Kirby Ferguson's TED Talk: "Embrace the Remix" - a must-see

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30 Responses to “Kirby Ferguson's TED Talk: "Embrace the Remix" - a must-see”

  1. John Light says:

    James Burke in his series (and book) Connections made a lot of the same points.

  2. latelatelateshow says:

    I’m not exactly sure why a simple oratory thesis such as this needs to be turned into a rant about copyright (again)

    To put it succinctly and with 99% less screaming weirdness and enthusiasm by our curator, we as human beings don’t so much travel through life. Life travels through us. We’re like tumbleweeds, rolling, meandering and picking up cultural things on the way. Language and the way we each talk is directly influenced by others and most importantly by our genetics. Why does the haunting spectre of Steve Jobs have to be inserted into every modern conversation or piece of Internet text?

    People are tumbleweeds, with some sponge and fly paper thrown in.

    • Gerald Mander says:

       Tumbleweeds aren’t taking each other to court and ruining each other’s lives over what they’ve picked up along their routes.

      • latelatelateshow says:

        “taking each other to court”

        Again with a copyright reference…will they ever stop?

        Obviously I was ruminating philosophically. Albeit in a clumsy way.
        It’s kind of a shame that creativity and copyright have become evil twins in many minds. I would assert that it’s possible to create without any thought of being paid and without being covered by some sort of legal hoodoo voodoo

        • Gerald Mander says:

          You absolutely don’t get this. Yes, it’s possible to create without being paid. Plenty of people do it all the time, including me. But it is nearly impossible to create utilizing clearly attributable portions of other work without paying them. That’s the connection to copyright. In the present world, remixing and copyright are inextricably linked. You can talk tumbleweeds till the cows come home. It doesn’t change the way things really are.

          • latelatelateshow says:

            “But it is nearly impossible to create utilizing clearly attributable portions of other work without paying them”

            I think you’re getting “creating” confused with “creating solely or partially for profit”

            I can sit in my car and play Bob Dylan and Lady Gaga songs on a kazoo till the cows come home and I don’t have to pay anybody. I can draw artistic homages to Dali in shaving cream in my bathroom ’till the cows come home and I don’t have to pay nobody no how. 

            It’s a sad state of affairs when everything has a price and a barcode slapped on it. The vast majority of artists and musicians in the world are never going to see much (or any) money for the ART they create. People who succeed monetarily in the Arts are the MINORITY. This is the way things really are. The professional Arts are generally controlled and confined by an elite number of “in” members. Most arguments regarding copyright apply to this elite membership alone, not to the Average Joe or Josephine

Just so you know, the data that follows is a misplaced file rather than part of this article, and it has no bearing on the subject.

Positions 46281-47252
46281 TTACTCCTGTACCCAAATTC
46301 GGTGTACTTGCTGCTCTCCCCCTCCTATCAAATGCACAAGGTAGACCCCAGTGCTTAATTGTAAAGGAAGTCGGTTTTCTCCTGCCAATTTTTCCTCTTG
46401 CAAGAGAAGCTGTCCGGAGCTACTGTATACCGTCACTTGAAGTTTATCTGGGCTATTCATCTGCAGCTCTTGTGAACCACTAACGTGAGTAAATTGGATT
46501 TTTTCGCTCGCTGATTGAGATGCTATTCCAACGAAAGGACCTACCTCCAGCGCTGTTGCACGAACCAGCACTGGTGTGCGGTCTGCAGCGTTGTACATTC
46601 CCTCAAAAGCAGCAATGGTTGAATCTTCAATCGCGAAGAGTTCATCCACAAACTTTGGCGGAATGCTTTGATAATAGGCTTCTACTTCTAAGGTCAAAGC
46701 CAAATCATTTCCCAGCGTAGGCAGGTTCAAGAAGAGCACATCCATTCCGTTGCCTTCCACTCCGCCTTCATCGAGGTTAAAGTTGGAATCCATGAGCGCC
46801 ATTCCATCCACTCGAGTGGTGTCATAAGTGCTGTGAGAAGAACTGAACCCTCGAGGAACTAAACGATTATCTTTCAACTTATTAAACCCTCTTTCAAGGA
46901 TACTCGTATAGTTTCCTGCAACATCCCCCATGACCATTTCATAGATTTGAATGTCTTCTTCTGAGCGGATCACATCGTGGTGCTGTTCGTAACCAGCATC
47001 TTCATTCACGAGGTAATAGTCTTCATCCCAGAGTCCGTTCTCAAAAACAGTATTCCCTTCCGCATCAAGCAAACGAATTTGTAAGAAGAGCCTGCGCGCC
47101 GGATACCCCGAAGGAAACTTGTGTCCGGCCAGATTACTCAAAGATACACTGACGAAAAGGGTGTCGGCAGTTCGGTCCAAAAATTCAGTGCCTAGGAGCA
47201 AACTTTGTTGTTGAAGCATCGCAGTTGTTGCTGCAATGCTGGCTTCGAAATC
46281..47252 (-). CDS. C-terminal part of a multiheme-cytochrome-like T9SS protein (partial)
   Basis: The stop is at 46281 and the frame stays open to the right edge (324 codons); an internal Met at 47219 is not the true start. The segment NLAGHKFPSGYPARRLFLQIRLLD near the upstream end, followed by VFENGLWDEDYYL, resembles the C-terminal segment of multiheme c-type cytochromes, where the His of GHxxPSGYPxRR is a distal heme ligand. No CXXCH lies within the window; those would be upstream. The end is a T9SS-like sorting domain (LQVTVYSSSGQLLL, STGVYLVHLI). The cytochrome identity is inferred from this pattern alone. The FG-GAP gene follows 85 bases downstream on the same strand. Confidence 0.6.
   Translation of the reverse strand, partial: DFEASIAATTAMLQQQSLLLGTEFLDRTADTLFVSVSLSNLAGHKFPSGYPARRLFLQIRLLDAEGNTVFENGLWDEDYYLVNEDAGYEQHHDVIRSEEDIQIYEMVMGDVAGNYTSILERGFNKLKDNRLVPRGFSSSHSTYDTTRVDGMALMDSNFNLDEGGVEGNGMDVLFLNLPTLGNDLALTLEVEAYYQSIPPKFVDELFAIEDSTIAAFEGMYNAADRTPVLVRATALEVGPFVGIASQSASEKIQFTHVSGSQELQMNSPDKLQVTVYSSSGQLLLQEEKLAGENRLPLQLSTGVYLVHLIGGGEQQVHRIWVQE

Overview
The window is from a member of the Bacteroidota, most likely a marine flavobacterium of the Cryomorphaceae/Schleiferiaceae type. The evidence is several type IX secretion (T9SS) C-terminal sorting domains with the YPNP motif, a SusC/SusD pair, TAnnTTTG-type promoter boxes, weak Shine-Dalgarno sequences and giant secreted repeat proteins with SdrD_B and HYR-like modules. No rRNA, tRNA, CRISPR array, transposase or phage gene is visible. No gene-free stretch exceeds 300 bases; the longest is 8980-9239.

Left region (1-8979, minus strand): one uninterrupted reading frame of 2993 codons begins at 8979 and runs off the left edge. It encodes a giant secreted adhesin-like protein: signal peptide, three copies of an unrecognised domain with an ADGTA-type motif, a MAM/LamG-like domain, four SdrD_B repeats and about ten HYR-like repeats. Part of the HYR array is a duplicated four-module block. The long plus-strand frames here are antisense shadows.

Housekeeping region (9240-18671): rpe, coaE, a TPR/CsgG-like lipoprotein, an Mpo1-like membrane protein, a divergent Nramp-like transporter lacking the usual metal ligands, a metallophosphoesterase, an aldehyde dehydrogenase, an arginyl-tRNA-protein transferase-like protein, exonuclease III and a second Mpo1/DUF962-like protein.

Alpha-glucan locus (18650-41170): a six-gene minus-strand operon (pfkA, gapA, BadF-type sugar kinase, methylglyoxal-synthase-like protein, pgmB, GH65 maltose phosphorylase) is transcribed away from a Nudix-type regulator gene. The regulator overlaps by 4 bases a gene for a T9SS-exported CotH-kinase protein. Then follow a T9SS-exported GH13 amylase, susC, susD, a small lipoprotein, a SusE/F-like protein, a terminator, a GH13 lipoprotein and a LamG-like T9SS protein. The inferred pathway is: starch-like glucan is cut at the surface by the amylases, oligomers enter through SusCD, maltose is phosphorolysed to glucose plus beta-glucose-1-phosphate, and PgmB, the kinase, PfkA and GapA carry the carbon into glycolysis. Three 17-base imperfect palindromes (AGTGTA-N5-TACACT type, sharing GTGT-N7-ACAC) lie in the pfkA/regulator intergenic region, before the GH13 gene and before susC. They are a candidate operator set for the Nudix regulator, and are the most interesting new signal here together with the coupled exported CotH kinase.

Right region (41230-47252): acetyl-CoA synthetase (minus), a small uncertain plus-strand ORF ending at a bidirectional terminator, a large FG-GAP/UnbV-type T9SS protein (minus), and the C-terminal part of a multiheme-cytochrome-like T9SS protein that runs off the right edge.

Copyright shmopyright…just play yer drums and splatter your paint and shaddup…will ya?

          • Gerald Mander says:

            @boingboing-f2b3e33f59cddd7e43830b682b2d4721:disqus : Neat trick, how you sidestepped the incontestable fact that people are getting their asses sued off, censored, slapped with C&Ds & fines, or charged usuriously disproportionate fees for inegrating other work. Whether other people are doing it and not exposing themselves to litigation through obscurity is irrelevant. Do you really subscribe to a “Well, no one killed me, so things are safe” outlook?

          • Ian Easton says:

             latelatelateshow: holy disingenuous, Batman! There are plenty of not for profit creative endeavors that have been quashed by overzealous copyright enforcement. Ferguson cited a perfect example in his talk– Danger Mouse created the Grey Album out a simple desire to create, and handed it out to his friends. It eventually wound up going viral, at which point Apple Records tried to crush it with copyright complaints. No profit involved on Danger Mouse’s part, but the chilling effects are obvious.

    • bagoombah says:

       Tumbleweeds are seen throughout classic American Westerns, however, they are not native to the U.S.  Instead, they were stolen from Ukrainian farmers in the guise of bundled flax seed imports in the 1800s.  Some reported that this sharing was not going to hurt anyone but within a few decades after they initially were seeded, a torrent of tumbleweeds could be found rolling across the South West. According to the University of California Agricultual and Natural Resources Website on Statewide Integrated Pest Management, Tumbleweeds are nothing short of Armageddon in a variably mobile delivery platform.

    • niten says:

      I’m sorry, sir, do you have a license for the use of the tumbleweed as a metaphor? My client has exclusive rights to this metaphor, and I’m afraid that unless you apologize and retract your statement or  pay the appropriate licensing fees, we will see you in court.[/sarcasm]

    • wysinwyg says:

      I’m not exactly sure why a simple oratory thesis such as this needs to be turned into a rant about copyright (again)